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Wednesday, June 17, 2009

Most people (non-writers, I mean) assume that when one writes a contemporary-set novel, there isn’t any research involved. WRONG! Even though I try to keep my characters in jobs that I’m at least vaguely familiar with—or I know someone who is—I still have to make sure I’m getting all the details correct. While the research for a contemporary (at least mine) isn’t as intensive as it is for a historical, it’s still as vitally important. After all, I don’t want a bunch of readers contacting me telling me I got everything wrong. So what are some of the topics I had to research?

Event Planning and Facilities Maintenance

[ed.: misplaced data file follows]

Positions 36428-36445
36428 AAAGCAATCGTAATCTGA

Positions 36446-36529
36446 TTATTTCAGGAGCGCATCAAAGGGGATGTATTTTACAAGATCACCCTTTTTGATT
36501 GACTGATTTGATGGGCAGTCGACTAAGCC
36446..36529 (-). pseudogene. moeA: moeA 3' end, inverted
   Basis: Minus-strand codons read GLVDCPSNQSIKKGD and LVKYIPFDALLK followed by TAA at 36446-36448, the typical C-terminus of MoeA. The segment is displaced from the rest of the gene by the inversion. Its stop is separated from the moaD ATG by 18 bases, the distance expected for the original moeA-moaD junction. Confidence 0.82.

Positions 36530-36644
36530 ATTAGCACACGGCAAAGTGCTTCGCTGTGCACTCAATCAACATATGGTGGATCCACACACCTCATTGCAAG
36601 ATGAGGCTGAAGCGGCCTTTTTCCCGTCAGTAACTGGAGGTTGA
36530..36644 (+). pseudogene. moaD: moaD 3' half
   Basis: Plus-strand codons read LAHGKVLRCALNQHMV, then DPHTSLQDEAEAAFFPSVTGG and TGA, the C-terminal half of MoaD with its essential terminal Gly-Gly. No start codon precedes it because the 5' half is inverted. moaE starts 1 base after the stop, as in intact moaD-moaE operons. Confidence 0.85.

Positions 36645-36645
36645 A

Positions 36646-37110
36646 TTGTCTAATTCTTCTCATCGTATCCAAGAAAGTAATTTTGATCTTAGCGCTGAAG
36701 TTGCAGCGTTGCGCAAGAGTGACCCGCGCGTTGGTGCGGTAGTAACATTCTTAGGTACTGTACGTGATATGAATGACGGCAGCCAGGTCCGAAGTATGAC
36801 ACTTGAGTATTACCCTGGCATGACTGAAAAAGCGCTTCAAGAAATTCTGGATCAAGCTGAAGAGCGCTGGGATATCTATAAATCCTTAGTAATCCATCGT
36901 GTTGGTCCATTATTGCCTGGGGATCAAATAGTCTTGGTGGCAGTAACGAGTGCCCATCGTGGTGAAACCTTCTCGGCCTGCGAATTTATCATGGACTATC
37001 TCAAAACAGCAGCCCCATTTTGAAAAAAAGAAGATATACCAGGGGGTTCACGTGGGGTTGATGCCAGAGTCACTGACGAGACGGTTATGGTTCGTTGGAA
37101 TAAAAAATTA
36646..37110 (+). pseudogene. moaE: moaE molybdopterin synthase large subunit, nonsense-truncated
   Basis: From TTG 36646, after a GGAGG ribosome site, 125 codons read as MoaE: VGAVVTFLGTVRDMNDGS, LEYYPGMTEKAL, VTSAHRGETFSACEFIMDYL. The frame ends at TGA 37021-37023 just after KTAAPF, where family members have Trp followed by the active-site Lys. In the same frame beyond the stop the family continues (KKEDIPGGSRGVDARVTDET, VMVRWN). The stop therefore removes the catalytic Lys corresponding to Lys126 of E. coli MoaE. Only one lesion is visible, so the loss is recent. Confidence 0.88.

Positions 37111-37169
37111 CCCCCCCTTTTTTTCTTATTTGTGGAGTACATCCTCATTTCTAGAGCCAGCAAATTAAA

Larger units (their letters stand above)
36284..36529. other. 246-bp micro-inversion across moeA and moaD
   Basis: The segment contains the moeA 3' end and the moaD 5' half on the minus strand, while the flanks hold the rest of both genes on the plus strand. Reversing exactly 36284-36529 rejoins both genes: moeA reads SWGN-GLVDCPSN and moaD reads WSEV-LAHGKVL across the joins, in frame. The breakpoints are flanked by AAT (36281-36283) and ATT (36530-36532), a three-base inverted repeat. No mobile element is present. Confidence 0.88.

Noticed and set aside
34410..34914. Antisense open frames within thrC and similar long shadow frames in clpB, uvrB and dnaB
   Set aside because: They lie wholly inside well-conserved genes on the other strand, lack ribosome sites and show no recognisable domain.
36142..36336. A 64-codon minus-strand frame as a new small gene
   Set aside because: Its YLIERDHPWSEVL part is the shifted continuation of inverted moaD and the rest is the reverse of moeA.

Tennessean_officeMeredith is Executive Director of Events and Facilities for Boudreaux-Guidry Enterprises, her parents’ corporation that they grew out of her maternal grandfather’s commercial real estate company. The “research” for this came mostly through my own life experience. When I worked at the daily newspaper here in Nashville, I did quite a bit of event planning—from events for our sales staff to focus groups to “gala” awards ceremonies for several hundred people. So that part of Meredith’s job was easy for me. But she’s also the Facilities Director, which means that all of the management, security, and maintenance staff for each of the properties owned by B-G report to the supervisors who all report to her. How did I handle this? Well, again, back to my days at The Tennessean. For several years, I served on several different company-wide committees, which not only brought me into contact with the facilities/maintenance managers and staff, as part of my duties on the company safety committee, several times a year, I had to participate in safety inspections of other departments, which meant we had to know all the OSHA rules and regulations, and sit in meeting in which we discussed work-place accidents and incidents—everything from trip-and-falls to major loss of limb—and life—accidents to building security.